Yet importantly – vitally, even – Franju’s film is not all about this one daring sequence. The film as a whole is profoundly engrossing and moving, from the ornate production values and locations (which prove rife with eerie shadows) through to the expert casting. The crowning glory of which is Edith Scob. Her Christiane is an exemplary piece of physical performance. With a white mask covering her face for much of the film (either that or a more briefly glimpsed prosthetic mask of facial scars – all the more shocking for the work the audience must mentally do to complete it), Scob acts through her eyes and her body language alone. She moves through the film with the most delicate of touches. In the scenes where she visits the giant dogs Génessier keeps beneath the house near his operating theatre, she is reminiscent of some Disney princess gliding toward danger. This adds to the fairy tale like quality of Les Yeus Sans Visage and lends Scob the feel of a great actress of the silent era inexplicably transposed to the 1960’s.
Franju’s films tend to be removed from reality in this way – his cinema is some of the most dreamlike I’ve encountered. His follow-up, the equally brilliant Judex, would further extend his evident love of silent cinema, taking the form of a great cat-burglar escapade. For Les Yeus Sans Visage, however, it is clear that his aim was to assemble something timeless by skewing imagery both past and present. Masks in cinema would never be the same again. It is near impossible once having seen this film to not see it echoing in any other since which has used such a motif. Such is the profoundly iconic nature of their appearance here. Even otherwise innocuous scenes are strangely menacing. Tension and suspense are bound up in the little pieces. They are building blocks stacked by Franju leaving us suspended at great height. A sense of vertigo achieved, he lets his dark fable play out with us teetering madly.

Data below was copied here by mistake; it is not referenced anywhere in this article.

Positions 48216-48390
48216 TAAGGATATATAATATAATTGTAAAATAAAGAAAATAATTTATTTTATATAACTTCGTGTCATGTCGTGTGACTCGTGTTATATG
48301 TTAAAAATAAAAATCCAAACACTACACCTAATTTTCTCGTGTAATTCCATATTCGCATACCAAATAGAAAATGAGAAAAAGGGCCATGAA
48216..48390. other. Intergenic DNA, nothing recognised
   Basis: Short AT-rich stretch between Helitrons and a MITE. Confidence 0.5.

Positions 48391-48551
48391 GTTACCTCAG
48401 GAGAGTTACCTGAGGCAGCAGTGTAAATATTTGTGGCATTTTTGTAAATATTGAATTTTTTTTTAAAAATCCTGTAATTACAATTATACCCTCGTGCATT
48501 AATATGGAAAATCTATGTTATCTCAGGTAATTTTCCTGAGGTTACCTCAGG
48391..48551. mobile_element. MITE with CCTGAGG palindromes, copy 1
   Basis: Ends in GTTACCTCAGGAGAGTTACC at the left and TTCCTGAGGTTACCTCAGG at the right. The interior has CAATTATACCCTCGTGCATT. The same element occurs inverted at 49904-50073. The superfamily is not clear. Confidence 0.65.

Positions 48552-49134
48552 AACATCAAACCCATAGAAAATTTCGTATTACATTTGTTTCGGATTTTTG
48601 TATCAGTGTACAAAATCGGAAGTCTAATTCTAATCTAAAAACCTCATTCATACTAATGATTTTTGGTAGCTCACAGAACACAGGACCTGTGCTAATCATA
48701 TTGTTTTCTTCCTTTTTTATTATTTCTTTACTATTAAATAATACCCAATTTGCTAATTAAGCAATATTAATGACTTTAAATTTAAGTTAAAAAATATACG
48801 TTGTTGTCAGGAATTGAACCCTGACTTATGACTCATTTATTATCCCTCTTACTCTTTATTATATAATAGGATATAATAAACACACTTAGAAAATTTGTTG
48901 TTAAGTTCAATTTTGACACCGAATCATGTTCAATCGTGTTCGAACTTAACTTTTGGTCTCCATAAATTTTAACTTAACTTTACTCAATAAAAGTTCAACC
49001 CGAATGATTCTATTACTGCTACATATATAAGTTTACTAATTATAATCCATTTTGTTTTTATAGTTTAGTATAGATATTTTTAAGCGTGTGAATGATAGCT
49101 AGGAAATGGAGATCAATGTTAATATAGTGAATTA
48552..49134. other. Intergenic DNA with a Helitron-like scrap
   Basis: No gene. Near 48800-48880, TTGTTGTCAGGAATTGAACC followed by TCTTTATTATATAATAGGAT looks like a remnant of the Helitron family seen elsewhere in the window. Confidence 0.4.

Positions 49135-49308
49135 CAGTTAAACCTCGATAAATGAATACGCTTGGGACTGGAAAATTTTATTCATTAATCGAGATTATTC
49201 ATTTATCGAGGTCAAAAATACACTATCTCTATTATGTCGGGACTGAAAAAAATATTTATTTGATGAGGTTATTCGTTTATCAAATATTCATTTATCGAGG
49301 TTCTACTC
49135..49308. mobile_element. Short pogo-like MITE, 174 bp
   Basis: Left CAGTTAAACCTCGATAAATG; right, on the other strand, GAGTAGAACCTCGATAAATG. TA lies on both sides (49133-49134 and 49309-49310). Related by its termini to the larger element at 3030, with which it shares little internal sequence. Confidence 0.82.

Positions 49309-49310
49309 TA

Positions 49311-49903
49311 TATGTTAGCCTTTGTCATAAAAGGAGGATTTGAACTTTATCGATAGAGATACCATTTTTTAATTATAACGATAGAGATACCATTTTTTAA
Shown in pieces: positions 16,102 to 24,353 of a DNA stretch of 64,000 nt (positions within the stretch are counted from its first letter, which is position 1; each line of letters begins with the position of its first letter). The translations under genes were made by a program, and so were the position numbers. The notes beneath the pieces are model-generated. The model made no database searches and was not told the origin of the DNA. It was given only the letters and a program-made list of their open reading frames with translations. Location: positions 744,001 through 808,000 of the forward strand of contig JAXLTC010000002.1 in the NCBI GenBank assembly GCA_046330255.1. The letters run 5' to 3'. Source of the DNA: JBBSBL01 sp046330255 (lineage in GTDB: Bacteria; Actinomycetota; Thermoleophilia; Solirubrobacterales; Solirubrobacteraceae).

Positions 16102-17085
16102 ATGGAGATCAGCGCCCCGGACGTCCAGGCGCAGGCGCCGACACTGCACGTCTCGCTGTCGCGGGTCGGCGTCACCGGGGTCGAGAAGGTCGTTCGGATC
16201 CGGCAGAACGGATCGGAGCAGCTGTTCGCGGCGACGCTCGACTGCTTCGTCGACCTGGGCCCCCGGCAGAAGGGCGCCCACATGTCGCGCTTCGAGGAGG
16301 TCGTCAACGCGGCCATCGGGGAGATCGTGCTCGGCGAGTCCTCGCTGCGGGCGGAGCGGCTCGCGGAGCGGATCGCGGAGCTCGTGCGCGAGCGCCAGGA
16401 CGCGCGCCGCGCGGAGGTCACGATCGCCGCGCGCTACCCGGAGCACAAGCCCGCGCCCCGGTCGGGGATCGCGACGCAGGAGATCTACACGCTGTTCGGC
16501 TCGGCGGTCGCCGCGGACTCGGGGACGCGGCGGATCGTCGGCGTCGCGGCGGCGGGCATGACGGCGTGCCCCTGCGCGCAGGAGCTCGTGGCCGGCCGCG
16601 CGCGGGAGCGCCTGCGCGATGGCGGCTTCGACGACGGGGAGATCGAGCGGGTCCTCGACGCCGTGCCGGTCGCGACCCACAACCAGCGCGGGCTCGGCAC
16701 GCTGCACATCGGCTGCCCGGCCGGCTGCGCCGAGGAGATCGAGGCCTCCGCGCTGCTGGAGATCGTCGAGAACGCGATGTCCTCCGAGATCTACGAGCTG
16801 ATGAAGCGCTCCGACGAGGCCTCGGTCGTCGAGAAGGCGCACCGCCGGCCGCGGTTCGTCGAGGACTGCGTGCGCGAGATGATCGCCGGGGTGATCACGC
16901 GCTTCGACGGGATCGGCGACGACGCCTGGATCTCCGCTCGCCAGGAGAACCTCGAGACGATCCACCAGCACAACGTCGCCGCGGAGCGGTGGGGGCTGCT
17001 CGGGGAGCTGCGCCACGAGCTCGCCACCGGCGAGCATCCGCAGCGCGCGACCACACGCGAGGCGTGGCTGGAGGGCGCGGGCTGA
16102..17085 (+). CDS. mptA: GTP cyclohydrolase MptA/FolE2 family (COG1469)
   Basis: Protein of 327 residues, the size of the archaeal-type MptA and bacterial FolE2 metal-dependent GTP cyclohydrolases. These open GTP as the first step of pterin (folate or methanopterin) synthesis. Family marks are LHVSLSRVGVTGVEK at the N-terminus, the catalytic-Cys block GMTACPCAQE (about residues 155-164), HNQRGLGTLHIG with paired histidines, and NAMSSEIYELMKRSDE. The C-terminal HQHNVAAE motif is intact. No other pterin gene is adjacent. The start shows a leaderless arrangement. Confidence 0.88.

Excuse the hyperbole. In reality Les Yeus Sans Visage is not quite so consistently terrifying. But it does transport the viewer into it’s world of darkness. We become Christiane, wandering glacially around sinister interiors, waiting for the glimmer of the knife or the jaws of the dog. Impending doom permeates this film, an indelible presence that has made it last these long years and will ensure it is revered for many to come. It has what the best of cinema has to offer; the capacity for wonder. Until next time I’ll be looking to the wooded hills, to see if I can’t glimpse Christiane running freely between the trees.